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Dean Amhaus headshot

Welcome, White House, to the Global Water Security Effort

By Dean Amhaus
water security

Let’s face the facts. Global water issues are a national security priority.  

Too much water causes flooding, destruction and waves of refugees. Not enough water causes drought, famine and even more refugees. Water contamination and lack of proper sanitation cause sickness and death on a massive scale around the globe. 

Access to water and sanitation are recognized by the United Nations as human rights, yet more than 2 billion people live in countries experiencing high water stress. More than half of the global population could face water shortages by 2050, while 1.6 billion could be at risk from floods, according to the U.N. 

No less an authority than the U.S. military believes these issues will cause not just misery but increasing political instability and even war worldwide. Just look at Russia and Ukraine, where access to water in Crimea is a major factor in the ongoing conflict. As political commentator Thomas Friedman has noted, the drought in Syria nearly two decades ago was an important element in the rise of the Islamic State. All this contributes to the worldwide refugee crisis, further increasing instability. 

Water problems, exacerbated by climate change, threaten security at home as well. Rising sea levels, water scarcity and extreme rainfall increase inequality, weaken infrastructure and consume valuable resources. We already observe the effects of historic droughts in the West, potentially damaging agriculture, industry, real estate and economic growth in addition to health and wellbeing. Soon, we could see “climate refugees” within our own nation looking for a climate haven with plenty of freshwater, such as the Great Lakes region. 

That’s why it’s encouraging to see the U.S. Agency for International Development (USAID) and the U.S. State Department release the 2022-2027 U.S. Global Water Strategy. This follows Vice President Kamala Harris unveiling the first-ever White House Action Plan on Global Water Security earlier this year.

The strategy aims to meet four objectives: strengthen sector governance, financing, institutions and markets; increase equitable access to safe, sustainable and climate-resilient water and sanitation services, and the adoption of key hygiene behaviors; improve climate-resilient conservation and management of freshwater resources and associated ecosystems; and, anticipate and reduce conflict and fragility related to water.

But words on paper are just that, and these challenges require urgent action. 

Here’s one example of what action looks like. The U.S. Army has created an innovative program, modeled after the successful “Monuments Men” concept from World War II, enlisting water industry professionals to serve in the Army Reserve, using their expertise to bolster the military’s ability to solve water problems in the U.S. and abroad. These specialists will serve in a public water and sanitation specialty unit to advise and assist on worldwide water crises, helping people avoid misery and conflict to live healthier, more stable lives.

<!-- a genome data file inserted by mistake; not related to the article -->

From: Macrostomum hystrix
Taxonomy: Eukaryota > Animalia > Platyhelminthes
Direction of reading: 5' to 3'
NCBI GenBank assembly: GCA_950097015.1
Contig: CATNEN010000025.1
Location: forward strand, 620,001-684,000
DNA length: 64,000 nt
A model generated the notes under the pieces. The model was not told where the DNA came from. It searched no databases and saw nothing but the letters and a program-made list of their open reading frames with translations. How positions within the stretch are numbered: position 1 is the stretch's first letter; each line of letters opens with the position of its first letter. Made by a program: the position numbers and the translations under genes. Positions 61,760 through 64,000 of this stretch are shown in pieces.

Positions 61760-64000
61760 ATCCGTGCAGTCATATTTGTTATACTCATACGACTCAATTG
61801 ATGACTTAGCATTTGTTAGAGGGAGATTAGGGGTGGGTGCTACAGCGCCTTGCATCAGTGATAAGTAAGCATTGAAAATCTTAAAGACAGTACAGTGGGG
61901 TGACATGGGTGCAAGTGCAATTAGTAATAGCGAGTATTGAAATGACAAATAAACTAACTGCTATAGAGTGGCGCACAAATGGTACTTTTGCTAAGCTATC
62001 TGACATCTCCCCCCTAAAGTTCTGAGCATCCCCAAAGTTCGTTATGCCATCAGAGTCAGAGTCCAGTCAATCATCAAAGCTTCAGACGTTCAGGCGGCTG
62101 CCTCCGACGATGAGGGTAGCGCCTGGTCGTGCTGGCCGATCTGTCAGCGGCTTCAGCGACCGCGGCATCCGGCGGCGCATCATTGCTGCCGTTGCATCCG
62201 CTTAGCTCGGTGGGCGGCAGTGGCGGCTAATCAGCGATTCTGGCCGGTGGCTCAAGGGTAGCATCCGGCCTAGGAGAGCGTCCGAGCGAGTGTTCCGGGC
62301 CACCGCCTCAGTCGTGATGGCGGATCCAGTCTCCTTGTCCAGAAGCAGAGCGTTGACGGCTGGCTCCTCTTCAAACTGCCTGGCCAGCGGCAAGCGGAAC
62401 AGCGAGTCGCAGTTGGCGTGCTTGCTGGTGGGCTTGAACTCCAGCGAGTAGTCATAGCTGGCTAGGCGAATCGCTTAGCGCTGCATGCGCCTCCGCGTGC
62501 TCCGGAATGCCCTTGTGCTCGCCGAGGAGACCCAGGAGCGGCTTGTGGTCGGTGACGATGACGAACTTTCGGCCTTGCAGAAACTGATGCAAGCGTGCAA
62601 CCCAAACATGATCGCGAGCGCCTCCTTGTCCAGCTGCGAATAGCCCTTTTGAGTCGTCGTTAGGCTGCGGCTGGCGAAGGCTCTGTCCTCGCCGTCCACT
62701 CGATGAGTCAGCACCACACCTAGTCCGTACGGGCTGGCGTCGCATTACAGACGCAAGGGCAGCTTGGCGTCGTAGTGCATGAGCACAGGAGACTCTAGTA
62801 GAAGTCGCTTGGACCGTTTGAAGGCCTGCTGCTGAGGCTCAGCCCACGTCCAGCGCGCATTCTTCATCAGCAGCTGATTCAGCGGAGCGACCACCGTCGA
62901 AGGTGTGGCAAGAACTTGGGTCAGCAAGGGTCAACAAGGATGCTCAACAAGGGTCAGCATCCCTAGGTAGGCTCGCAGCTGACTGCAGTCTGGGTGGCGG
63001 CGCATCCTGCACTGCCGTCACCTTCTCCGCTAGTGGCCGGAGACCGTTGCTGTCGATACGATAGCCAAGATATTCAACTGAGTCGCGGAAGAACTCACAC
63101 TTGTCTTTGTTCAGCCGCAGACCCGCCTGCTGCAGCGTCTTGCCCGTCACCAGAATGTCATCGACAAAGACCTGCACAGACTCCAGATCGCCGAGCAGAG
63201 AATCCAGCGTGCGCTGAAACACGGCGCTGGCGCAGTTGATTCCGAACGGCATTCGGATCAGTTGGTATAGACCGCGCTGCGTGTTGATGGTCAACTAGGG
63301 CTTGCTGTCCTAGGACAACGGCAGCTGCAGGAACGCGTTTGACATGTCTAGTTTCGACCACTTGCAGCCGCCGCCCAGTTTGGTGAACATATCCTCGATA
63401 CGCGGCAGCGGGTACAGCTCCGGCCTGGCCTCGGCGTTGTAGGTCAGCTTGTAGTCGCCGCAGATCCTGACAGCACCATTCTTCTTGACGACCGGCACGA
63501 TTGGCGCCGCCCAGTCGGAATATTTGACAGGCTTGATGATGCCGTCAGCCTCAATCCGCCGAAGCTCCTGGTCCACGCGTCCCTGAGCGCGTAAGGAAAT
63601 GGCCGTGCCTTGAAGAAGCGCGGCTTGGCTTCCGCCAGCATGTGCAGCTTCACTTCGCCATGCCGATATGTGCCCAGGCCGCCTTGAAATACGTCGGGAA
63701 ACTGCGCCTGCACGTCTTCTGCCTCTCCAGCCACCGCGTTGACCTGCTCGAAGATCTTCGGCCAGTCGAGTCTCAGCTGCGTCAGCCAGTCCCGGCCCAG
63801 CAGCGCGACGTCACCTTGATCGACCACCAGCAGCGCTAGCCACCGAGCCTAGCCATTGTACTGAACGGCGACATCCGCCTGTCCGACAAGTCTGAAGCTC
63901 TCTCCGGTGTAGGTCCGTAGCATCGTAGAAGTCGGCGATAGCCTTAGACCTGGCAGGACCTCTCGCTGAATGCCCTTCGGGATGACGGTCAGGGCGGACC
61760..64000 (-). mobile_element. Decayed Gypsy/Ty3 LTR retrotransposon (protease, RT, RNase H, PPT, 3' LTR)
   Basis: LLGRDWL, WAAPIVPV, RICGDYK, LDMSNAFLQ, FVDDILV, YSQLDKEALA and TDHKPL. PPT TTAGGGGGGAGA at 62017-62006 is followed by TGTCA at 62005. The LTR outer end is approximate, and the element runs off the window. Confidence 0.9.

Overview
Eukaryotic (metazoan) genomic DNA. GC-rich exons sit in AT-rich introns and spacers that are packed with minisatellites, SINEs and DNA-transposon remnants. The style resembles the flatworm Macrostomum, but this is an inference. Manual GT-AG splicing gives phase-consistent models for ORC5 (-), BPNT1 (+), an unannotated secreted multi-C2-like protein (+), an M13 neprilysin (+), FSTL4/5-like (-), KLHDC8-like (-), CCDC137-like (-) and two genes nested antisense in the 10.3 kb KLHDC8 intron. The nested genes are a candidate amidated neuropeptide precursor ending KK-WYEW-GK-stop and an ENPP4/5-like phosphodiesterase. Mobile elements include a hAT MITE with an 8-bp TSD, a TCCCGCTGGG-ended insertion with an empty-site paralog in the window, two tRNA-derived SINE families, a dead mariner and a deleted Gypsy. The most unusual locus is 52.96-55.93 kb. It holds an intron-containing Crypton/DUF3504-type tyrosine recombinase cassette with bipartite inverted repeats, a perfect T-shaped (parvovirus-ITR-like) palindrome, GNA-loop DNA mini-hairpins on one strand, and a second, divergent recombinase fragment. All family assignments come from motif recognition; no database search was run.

Critical to the global water security effort is support for water technology innovation in the private sector. This offers opportunity not only for the U.S. to dominate the global marketplace for water resiliency solutions but also a potential economic boon in industrial towns clustered around the Great Lakes. 

For example, Milwaukee has parlayed its history of water-related industry into its current position as “an undisputed global water hub,” according to the Brookings Institution. The hub encompasses industry giants such as A. O. Smith Corporation and Badger Meter to exciting startups such as Rapid Radicals Technology, whose technology reduces the time needed for wastewater treatment from eight hours to 30 minutes. The White House and Congress should direct economic development resources to encourage this type of innovation.

Finally, the government needs to leverage its legislative capabilities, power of the purse and bully pulpit to promote corporate water stewardship at home and abroad. All businesses use water, so all face some risk of job loss, economic breakdown and, in some cases, security issues triggered by water problems.

Worldwide, only 11 percent of freshwater is used by households, while the rest goes to agriculture, industry and thermoelectric power. We already are watching tensions grow on the West Coast among businesses, farms and communities as they debate who should receive rapidly dwindling stores of usable water. 

Businesses of all types need to adopt practices that use less water and treat and replenish the water they use. They also need to cooperate with all stakeholders in a given watershed, including those that cross international boundaries, to promote the long-term health of the water source. Just as with carbon emissions, developing nations will no doubt need assistance from wealthier nations to steward freshwater resources.

Bottom line: We need all hands on deck to solve water scarcity, flooding, contamination and other thorny water problems. The White House says the U.S. government needs to work in partnership with the private sector and nongovernmental organizations to advance progress toward global water security goals, and we wholeheartedly agree. Now is the time for bold action to ensure the U.S. is a leader in water security and climate resiliency.

Interested in having your voice heard on 3p? Contact us at editorial@3BLMedia.com and pitch your idea for a guest article to us.

Image credit: Justin Wilkens via Unsplash

Dean Amhaus headshot

Dean Amhaus is President and CEO of The Water Council.

Read more stories by Dean Amhaus